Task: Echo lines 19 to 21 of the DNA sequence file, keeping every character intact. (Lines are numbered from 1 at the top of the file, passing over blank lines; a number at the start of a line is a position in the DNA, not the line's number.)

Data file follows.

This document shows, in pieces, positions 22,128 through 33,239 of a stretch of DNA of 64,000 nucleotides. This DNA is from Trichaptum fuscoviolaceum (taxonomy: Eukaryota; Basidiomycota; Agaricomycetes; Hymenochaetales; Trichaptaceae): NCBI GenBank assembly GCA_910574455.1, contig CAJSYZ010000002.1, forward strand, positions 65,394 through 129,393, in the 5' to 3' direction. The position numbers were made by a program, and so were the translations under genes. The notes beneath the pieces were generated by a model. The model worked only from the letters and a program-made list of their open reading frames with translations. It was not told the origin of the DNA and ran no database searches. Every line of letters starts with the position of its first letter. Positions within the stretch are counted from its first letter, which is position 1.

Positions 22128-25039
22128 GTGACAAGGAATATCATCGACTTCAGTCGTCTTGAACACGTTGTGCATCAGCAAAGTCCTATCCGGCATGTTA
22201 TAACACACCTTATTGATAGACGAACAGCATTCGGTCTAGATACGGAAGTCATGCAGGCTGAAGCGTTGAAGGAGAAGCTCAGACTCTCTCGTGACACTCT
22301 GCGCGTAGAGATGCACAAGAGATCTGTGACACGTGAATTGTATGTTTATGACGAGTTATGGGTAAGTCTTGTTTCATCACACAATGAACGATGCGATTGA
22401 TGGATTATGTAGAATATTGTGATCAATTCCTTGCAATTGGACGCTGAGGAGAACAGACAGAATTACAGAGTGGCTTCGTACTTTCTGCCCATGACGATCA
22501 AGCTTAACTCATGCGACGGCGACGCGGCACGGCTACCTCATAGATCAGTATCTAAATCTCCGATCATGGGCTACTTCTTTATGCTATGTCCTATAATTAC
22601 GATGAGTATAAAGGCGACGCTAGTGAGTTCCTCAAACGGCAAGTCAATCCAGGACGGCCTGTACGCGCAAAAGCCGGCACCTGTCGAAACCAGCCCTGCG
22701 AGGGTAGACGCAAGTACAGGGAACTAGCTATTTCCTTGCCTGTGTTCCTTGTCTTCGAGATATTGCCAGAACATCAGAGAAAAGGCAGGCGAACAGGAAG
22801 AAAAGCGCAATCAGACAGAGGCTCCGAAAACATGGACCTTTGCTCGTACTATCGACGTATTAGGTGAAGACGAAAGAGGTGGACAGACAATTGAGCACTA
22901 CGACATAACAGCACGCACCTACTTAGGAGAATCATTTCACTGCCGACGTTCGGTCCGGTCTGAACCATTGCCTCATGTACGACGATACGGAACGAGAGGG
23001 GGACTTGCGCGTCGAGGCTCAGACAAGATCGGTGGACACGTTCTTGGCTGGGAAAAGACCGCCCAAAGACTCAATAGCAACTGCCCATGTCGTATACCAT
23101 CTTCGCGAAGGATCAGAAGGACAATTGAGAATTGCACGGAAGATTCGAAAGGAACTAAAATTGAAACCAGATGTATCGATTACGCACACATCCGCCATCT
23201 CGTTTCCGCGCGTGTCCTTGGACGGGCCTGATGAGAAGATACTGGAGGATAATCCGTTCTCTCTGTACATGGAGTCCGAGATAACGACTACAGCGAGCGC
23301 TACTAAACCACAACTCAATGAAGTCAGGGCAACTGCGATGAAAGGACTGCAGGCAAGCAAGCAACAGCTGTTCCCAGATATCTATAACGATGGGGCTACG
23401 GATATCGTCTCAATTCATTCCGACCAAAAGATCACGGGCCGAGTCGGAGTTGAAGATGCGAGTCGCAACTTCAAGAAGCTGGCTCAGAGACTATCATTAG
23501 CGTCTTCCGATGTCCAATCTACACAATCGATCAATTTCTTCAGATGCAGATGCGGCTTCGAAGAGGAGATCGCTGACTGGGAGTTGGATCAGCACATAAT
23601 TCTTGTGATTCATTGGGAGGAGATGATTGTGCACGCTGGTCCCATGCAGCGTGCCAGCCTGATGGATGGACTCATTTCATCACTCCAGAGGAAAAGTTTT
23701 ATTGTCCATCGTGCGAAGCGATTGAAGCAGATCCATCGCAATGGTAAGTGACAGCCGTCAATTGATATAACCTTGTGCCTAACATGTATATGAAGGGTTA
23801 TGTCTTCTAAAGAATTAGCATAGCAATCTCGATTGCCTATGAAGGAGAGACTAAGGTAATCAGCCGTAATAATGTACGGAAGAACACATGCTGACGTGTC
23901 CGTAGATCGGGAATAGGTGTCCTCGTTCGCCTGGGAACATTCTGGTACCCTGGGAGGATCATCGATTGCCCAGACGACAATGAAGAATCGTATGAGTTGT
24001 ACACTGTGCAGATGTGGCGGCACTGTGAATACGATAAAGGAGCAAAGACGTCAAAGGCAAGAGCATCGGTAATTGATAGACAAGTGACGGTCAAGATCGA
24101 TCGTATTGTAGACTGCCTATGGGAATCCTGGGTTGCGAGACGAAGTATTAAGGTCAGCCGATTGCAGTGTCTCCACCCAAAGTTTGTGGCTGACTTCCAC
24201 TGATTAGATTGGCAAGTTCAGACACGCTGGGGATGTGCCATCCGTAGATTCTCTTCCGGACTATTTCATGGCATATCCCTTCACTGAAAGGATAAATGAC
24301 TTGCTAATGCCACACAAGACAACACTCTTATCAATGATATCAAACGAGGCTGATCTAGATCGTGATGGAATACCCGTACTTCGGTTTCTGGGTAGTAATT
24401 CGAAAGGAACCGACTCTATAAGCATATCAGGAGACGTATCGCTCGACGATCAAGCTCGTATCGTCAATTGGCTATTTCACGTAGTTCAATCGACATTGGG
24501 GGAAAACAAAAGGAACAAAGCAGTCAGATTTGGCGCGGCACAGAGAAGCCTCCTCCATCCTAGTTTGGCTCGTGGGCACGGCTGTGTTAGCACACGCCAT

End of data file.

23701 ATTGTCCATCGTGCGAAGCGATTGAAGCAGATCCATCGCAATGGTAAGTGACAGCCGTCAATTGATATAACCTTGTGCCTAACATGTATATGAAGGGTTA
23801 TGTCTTCTAAAGAATTAGCATAGCAATCTCGATTGCCTATGAAGGAGAGACTAAGGTAATCAGCCGTAATAATGTACGGAAGAACACATGCTGACGTGTC
23901 CGTAGATCGGGAATAGGTGTCCTCGTTCGCCTGGGAACATTCTGGTACCCTGGGAGGATCATCGATTGCCCAGACGACAATGAAGAATCGTATGAGTTGT